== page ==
In 2010, FoodNet sites, which include about 15 percent of the American population, reported nearly 20,000 illnesses, 4,200 hospitalizations and 68 deaths from nine foodborne infections. Of those, Salmonella caused more than 8,200 infections, nearly 2,300 hospitalizations and 29 deaths (54 percent of the total hospitalizations and 43 percent of the total deaths reported through FoodNet). CDC estimates that there are 29 infections for every lab-confirmed Salmonella infection.

The rate of E. coli O157 cases reported by FoodNet sites was 2 cases per 100,000 people in 1997 and, by 2010, had decreased to .9 cases per 100,000 people. The nearly 50 percent reduction in E. coli O157 incidence is considered significant when compared to the lack of change in Salmonella incidence. CDC credits the reduction in E. coli to improved detection and investigation of outbreaks through CDC’s PulseNet surveillance system, cleaner slaughter methods, testing of ground beef for E. coli, better inspections of ground beef processing plants, regulatory improvements like the prohibition of STEC O157 in ground beef and increased awareness by consumers and restaurant employees of the importance of properly cooking beef. The U.S. Department of Agriculture, the agency that regulates meat, has led these efforts.

“Thanks to our prevention based approach to food safety, as well as industry and consumer efforts, we have substantially reduced E. coli O157 illnesses,” said Elisabeth Hagen, M.D., Under Secretary for Food Safety in the U.S. Department of Agriculture. “This report demonstrates that we’ve made great progress. However, far too many people still get sick from the food they eat, so we have more work to do. That is why we are looking at all options, from farm to table, in-order to make food safer and prevent illnesses from E. coli, salmonella, and other harmful pathogens.”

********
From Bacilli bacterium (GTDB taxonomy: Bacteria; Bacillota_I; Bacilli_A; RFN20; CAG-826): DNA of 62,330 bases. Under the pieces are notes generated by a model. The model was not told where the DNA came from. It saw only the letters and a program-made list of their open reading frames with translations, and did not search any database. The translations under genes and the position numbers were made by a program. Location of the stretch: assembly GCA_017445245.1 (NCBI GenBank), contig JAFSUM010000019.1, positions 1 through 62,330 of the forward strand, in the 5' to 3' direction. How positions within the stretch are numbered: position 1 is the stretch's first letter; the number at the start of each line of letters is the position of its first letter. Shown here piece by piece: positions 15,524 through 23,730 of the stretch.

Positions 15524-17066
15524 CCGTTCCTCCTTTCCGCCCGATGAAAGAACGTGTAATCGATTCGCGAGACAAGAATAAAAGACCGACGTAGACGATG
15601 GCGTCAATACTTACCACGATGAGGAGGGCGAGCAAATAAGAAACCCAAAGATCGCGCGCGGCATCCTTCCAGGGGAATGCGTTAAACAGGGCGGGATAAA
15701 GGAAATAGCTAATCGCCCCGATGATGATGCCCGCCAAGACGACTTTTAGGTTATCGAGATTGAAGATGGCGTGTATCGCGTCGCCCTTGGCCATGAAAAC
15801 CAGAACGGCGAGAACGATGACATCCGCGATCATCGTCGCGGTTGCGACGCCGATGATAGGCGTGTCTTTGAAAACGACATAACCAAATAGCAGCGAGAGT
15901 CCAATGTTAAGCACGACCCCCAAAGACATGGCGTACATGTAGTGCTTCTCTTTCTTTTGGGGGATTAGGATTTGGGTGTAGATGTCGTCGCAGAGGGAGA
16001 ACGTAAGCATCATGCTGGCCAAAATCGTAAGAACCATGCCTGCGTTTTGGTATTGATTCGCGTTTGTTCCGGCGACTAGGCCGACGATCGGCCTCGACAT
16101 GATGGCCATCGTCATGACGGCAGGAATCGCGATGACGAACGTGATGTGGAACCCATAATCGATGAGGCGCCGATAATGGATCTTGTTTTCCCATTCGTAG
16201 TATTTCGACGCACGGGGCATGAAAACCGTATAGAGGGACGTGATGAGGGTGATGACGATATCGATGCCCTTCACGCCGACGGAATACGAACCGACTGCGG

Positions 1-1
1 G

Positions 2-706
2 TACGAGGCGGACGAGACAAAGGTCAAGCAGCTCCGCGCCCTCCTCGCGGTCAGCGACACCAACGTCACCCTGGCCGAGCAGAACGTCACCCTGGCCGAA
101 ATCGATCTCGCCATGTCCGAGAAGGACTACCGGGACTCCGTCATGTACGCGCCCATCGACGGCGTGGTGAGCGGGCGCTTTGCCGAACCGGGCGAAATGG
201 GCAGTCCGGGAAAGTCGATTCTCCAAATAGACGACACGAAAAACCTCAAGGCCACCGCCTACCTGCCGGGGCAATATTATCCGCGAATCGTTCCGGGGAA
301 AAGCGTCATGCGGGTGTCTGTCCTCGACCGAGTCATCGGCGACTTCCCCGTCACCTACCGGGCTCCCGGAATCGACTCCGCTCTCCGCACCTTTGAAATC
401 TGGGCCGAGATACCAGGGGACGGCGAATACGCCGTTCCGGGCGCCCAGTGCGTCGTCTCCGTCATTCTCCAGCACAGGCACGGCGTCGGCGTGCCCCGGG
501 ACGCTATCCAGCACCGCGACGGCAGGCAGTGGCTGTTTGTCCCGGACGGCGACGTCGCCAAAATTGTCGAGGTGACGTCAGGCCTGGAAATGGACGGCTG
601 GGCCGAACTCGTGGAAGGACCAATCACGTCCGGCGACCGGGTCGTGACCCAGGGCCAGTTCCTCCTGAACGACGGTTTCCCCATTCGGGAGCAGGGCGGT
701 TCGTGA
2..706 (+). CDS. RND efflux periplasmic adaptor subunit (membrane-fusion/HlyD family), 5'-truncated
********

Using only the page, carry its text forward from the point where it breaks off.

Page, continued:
The pathogens included in the overall 2010 rate reduction of 23 percent when compared to 1996-1998 are: campylobacter, E. coli STEC O157, listeria, salmonella, vibrio and yersinia. Rates of vibrio infection were 115 percent higher than in 1996-1998, and 39 percent higher than in 2006-2008. Most vibrio infections are the result of eating raw or undercooked shellfish.

Everyone can help reduce foodborne illness by doing the following:

  •     Clean. Wash hands, cutting boards, utensils, and countertops.
  •     Separate. Keep raw meat, poultry, and seafood separate from ready-to-eat foods.
  •     Cook. Use a food thermometer to ensure that foods are cooked to a safe internal temperature: 145 F for whole meats (allowing the meat to rest for 3 minutes before carving or consuming), 160 F for ground meats, and 165 F for all poultry.
  •     Chill. Keep your refrigerator below 40 F and refrigerate food that will spoil.
  •     Report suspected illness from food to your local health department.
  •     Don’t prepare food for others if you have diarrhea or vomiting.
  •     Be especially careful preparing food for children, pregnant women, those in poor health, and older adults.